When a band replaces its singer — assuming there’s just one frontman or frontwoman — it’s only natural to be skeptical. That voice is a crucial key to the band’s identity, its soul, even, and to substitute someone else’s vocals can dramatically change both the character of the band and how their music is perceived by listeners. While there’s plenty justification to view the ol’ singer swap with doubt and uncertainty, it actually happens all the time. It happened with AC/DC, and it worked, for the most part. It happened with Van Halen and didn’t, for the most part. And in metal, that list goes on for pages and pages — Black Sabbath, Iron Maiden and Judas Priest, three bands who have had the most prolific and influential careers of any metal act, have each had at least three different vocalists.
Los Angeles doom metal icons Saint Vitus, likewise, have rotated vocalists enough times that in the span of seven years and three albums — from 1989 to 1995 — they had three entirely different madmen on the mic. Scott “Wino” Weinrich helmed the band from 1986’s Born Too Late up to 1989’s V, and is now currently the band’s lead bellower. Christian Lindersson briefly took over for 1992’s C.O.D., but by 1995, Saint Vitus had once again recruited their original singer, Scott Reagers, to bring the band back into the murky doom depths from where they began. With original lineup intact, 1995’s Die Healing once again presented a portrait of Saint Vitus as old-schoolers once recognized them, even if by the mid-‘90s that was a fairly small circle.
As significant as it might have been for Reagers to rejoin the band in 1995, it’s not entirely correct to call Saint Vitus’ Die Healing — now reissued by Season of Mist — a return to form. Saint Vitus’ form was the same as it had always been, and as it remains today. The band’s forte is slow, murky doom metal, sans gothic flourishes, orchestral arrangements, boogie breakdowns, brief excursions into hardcore or thrash, or really any other variation from the formula. That much should be pretty apparent from the album’s grim, but very cool cover art, depicting a pair of tombstones behind some iron gates. It’s dark and spooky, much like the loud, churning dirges that the band oozes out. The band’s straightforward approach, though highly effective in terms of atmosphere, might not be quite as engaging without Reagers’ vocal theatrics to spice them up. More operatic and dramatic than he was on the band’s debut, Reagers leaps from an ominous croon to a fierce growl, offering up comic-book horror one liners such as “We’re in the same slimy boat/ And it’s gonna sink!” or “Beware — the SLOTH!” And likewise, the cartoonish fun that Reagers brings to the band might have been a bit too silly, were his lyrics not backed by layers of thick, guttural doom. It’s a combination that works simply because all of the elements complement each other — Reagers’ maniacal vocal performances, Armando Acosta’s slow-mo rhythms and Dave Chandler’s sludgy, occasionally psychedelic doom riffs.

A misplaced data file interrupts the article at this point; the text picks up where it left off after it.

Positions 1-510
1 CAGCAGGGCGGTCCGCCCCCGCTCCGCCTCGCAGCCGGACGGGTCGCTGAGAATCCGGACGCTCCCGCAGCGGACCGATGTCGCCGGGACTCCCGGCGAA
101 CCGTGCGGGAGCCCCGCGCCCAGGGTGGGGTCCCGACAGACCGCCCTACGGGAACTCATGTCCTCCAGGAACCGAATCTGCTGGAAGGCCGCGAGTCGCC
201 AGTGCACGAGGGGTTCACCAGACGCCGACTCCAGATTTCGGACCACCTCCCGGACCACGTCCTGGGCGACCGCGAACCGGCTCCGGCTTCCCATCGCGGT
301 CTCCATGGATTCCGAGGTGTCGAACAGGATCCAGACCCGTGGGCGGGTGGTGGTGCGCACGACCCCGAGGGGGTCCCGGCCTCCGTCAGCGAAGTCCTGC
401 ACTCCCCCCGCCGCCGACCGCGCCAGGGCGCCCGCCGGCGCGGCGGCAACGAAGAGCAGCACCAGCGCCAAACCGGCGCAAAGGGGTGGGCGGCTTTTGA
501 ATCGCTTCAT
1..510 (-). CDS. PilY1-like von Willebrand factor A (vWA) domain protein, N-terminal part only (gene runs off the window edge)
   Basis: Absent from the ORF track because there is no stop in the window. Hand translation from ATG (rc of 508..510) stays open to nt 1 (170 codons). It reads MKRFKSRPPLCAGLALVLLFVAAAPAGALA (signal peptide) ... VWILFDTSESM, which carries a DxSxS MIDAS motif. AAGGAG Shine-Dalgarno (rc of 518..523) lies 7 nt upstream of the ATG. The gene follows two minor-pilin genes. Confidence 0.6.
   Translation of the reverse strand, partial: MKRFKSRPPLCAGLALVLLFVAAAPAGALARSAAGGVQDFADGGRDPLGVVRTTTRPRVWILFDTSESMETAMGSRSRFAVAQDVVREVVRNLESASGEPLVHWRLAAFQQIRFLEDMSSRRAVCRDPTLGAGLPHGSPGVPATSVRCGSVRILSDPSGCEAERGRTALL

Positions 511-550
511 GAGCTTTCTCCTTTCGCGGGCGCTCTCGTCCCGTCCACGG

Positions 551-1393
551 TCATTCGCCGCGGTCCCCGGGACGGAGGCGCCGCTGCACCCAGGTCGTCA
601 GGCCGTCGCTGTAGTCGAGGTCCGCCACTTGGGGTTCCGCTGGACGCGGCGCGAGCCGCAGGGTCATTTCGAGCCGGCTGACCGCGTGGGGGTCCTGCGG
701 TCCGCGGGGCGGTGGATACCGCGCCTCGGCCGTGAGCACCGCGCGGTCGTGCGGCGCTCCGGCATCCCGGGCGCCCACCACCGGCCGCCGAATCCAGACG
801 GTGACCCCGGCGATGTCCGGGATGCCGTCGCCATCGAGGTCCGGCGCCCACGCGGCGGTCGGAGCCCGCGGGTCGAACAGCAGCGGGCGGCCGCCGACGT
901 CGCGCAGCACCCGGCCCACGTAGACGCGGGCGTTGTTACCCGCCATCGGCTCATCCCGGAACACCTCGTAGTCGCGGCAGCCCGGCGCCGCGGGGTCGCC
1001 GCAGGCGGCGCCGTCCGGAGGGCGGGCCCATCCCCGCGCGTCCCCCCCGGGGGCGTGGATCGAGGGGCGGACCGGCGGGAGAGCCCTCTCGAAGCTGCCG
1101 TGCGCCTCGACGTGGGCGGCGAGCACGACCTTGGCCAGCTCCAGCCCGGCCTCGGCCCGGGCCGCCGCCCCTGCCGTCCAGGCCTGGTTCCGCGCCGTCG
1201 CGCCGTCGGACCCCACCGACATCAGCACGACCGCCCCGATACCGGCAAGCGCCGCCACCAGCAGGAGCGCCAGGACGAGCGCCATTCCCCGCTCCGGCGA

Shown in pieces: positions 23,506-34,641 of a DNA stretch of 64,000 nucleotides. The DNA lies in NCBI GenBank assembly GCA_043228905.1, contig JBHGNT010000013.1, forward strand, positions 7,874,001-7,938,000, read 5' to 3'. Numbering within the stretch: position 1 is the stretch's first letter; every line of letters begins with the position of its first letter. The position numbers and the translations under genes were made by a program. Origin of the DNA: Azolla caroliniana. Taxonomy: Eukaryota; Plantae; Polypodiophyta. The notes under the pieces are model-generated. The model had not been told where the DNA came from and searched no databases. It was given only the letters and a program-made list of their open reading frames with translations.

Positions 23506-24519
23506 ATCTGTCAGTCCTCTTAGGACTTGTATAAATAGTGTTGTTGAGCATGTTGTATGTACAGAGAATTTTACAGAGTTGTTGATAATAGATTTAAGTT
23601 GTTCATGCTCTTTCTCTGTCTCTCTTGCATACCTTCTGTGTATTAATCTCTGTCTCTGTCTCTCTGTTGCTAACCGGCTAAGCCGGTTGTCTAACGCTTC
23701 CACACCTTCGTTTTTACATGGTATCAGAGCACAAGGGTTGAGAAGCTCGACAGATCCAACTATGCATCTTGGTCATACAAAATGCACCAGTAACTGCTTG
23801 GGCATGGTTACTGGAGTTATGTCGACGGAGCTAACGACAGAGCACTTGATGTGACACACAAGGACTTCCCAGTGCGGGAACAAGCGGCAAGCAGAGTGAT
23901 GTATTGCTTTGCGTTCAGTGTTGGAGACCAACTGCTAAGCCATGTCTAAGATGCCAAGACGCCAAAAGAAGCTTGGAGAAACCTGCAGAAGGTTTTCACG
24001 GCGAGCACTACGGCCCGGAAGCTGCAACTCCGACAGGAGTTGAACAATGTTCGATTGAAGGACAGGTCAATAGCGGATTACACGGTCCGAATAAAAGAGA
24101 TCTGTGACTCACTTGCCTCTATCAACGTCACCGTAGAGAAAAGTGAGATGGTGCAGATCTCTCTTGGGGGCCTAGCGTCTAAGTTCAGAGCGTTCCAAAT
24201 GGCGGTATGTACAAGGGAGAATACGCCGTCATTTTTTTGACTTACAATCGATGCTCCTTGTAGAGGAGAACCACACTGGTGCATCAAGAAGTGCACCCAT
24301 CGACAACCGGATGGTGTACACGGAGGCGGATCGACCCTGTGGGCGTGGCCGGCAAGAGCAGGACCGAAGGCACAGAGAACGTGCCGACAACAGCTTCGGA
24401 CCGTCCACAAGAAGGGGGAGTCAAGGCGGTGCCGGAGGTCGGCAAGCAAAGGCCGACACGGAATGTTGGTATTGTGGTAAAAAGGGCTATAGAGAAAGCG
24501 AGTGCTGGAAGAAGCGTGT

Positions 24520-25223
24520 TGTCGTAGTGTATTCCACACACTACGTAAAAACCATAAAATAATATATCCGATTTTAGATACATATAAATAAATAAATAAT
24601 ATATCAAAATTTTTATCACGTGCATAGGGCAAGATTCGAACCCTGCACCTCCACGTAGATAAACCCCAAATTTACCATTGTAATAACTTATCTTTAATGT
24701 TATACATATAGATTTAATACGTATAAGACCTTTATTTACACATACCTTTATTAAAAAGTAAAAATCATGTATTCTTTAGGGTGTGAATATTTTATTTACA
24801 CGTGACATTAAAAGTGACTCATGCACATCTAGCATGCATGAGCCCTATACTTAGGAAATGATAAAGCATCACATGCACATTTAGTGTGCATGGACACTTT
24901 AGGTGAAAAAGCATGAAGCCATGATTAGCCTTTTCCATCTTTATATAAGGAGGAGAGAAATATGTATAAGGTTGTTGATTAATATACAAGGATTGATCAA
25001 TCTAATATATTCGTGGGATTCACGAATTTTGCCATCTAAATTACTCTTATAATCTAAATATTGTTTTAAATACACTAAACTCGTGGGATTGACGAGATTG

One year after the release of Die Healing, Saint Vitus broke up, though 2008 found them back to touring, only now with Weinrich at the helm. Acosta left the band in 2009 and, sadly, died in 2010, but the band’s doom-metal express keeps on rolling, and it sounds as fierce and raw as ever, which is to say that the Saint Vitus sound is one practically immune to being influenced by era or outside factors. Saint Vitus is, was and will always be a vessel for sluggish, creeping doom, and for a while it seemed that Die Healing would have been their final rumble. That turned out not to be, but even so, it would have been a pretty badass way to close those creaky cemetery gates.
Jeff Terich is the founder and editor of Treble. He's been writing about music for 20 years and has been published at American Songwriter, Bandcamp Daily, Reverb, Spin, Stereogum, uDiscoverMusic, VinylMePlease and some others that he's forgetting right now. He's still not tired of it.